UN mission in Western Sahara confirms getting from Algiers warnings about insecurity in Tindouf, dispelling Algeria’s official, vehement denials.
Rabat – The UN mission in Western Sahara has cast doubt on Algeria’s denial of insecurity and terrorist threats in the Tindouf camps, with a MINURSO official confirming reception of security warnings from Algiers.
Speaking to Spanish outlet EFE on Wednesday, November 11, a spokesperson for MINURSO, the UN peacekeeping mission in Western Sahara, confirmed the reports about insecurity and terrorist threats in the Polisario-run camps in Tindouf.
The MINURSO official said that the UN mission received security warnings from Spain and Algiers, with notes from both countries stressing the “imminence” of kidnapping operations and terrorist strikes in the form of car bomb attacks.
According to the MINURSO source, the UN mission in Western Sahara was told to “take precautionary measures” and be vigilant in the coming weeks and months, amid rising insecurity in the Sahel corridor and in neighboring Mali and Niger.
The news comes days after Algiers strongly denied claims that it had issued any such security warnings, calling the reports “false and unfounded.”
Reports of Algeria’s warnings first emerged on December 2.
“The Algerian government has sent MINURSO “information regarding preparations to kidnap foreign nationals in the refugee camps and in areas east of the [Morocco’s defense] wall,” reported TSA, an Algerian outlet known for being privy to the secrets of the country’s political and military establishments.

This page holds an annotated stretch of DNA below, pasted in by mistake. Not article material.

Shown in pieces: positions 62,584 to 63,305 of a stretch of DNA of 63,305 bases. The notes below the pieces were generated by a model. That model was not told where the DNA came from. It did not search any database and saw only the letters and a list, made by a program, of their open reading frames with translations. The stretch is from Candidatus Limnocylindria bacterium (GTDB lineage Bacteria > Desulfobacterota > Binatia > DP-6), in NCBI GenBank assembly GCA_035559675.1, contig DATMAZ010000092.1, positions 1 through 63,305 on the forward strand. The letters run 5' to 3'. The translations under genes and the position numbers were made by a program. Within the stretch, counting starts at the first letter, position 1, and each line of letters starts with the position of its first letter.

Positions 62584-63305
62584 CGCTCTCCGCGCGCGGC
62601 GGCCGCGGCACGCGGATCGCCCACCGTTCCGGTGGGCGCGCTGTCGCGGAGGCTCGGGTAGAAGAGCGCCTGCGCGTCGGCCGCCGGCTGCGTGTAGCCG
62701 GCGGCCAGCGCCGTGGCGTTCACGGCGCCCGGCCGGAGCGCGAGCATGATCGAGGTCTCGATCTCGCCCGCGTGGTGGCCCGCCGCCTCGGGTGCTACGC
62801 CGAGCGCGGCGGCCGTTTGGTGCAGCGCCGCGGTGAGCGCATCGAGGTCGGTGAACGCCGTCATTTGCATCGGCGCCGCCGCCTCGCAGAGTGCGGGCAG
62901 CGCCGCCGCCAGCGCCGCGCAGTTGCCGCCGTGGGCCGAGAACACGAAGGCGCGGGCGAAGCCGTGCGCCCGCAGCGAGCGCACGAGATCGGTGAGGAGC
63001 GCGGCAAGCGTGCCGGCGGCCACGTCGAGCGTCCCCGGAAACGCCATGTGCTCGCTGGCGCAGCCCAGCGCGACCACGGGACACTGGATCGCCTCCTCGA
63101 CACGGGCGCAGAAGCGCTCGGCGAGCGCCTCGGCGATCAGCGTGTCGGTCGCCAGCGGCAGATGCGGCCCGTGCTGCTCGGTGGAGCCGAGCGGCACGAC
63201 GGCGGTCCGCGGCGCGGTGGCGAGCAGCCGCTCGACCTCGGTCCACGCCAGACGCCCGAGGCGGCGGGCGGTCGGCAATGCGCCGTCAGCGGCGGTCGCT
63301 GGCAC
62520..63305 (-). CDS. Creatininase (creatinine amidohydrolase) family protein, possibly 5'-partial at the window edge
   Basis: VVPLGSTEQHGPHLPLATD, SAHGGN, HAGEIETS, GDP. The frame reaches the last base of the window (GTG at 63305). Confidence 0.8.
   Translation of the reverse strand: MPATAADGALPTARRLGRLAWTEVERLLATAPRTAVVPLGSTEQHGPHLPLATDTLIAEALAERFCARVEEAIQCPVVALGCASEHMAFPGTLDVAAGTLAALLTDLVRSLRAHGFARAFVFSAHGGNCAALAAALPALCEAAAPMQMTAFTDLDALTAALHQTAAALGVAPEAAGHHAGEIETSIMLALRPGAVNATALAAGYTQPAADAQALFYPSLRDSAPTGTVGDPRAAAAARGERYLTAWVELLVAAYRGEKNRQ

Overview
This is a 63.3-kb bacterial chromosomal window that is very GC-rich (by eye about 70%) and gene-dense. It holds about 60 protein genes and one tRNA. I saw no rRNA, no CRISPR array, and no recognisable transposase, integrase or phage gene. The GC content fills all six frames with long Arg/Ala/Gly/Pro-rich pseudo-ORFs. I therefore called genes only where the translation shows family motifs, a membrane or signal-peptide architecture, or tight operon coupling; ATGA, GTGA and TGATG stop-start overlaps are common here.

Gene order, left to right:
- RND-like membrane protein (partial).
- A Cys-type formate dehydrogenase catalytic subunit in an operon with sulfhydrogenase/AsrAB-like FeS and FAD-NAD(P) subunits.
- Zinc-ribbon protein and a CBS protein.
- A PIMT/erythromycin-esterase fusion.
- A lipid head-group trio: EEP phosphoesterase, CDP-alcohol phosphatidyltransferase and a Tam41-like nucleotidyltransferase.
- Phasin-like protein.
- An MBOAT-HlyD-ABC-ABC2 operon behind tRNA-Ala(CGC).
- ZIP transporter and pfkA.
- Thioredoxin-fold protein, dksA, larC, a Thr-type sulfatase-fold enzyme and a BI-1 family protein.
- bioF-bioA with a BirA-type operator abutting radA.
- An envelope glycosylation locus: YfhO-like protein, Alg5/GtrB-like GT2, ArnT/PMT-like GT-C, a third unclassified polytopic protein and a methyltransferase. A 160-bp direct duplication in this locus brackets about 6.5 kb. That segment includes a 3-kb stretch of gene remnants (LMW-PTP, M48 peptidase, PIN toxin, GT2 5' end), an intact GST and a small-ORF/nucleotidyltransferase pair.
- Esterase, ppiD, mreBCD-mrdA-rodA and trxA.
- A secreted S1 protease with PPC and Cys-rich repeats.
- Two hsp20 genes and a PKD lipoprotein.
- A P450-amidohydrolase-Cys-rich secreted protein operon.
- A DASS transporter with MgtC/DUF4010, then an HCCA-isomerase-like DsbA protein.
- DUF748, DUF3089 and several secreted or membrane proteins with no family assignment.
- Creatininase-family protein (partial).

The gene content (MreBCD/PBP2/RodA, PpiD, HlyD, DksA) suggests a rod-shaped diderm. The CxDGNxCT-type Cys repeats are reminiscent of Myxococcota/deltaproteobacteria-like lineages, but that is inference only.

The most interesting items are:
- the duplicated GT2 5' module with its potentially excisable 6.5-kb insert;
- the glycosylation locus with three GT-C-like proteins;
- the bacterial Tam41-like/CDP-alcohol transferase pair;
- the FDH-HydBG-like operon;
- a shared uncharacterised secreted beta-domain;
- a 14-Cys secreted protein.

Algeria, however, strongly denied the reports just hours after TAS’s report, saying that the “unfounded” claims originated from “foreign outlets” hostile to Algeria and only intended to “harm Algeria, its people, and its institutions.”
The denial from Algiers was mostly perceived as a move to discourage a pro-Morocco reading of the reported insecurity and terrorism threats in the Polisario-run Tindouf camps.
Rabat has repeatedly pointed to the fragility in the Polisario-run territory as one of the many proofs why a Polisario-run republique would be an invitation to chaos and instability in the Sahel-Saharan corridor. For Algeria to confirm the rise of insecurity would somehow amount to supporting one of Morocco’s sticking points in the Western Sahara question.
When Spain warned its citizens against traveling to the Tindouf camps, citing “heightened insecurity” in the region, the Polisario Front lambasted Madrid for colliding with Rabat to “create ambiguity and confusion, and even paint a fabricated picture of fear and imminent danger in the Sahrawi refugee camps.”
But with this reported confirmation from MINURSO that the UN mission had indeed received warnings from Algiers, it is to be seen what will emerge of the story of insecurity and terrorism in Tindouf.
Meanwhile, the recent election of Abdelmajid Tebboune, a veteran of the Bouteflika era who is known for his notably hawkish take on the Morocco-Algeria relations, may have decisively put to rest hopes of Rabat-Algiers rapprochement for at least the next five years.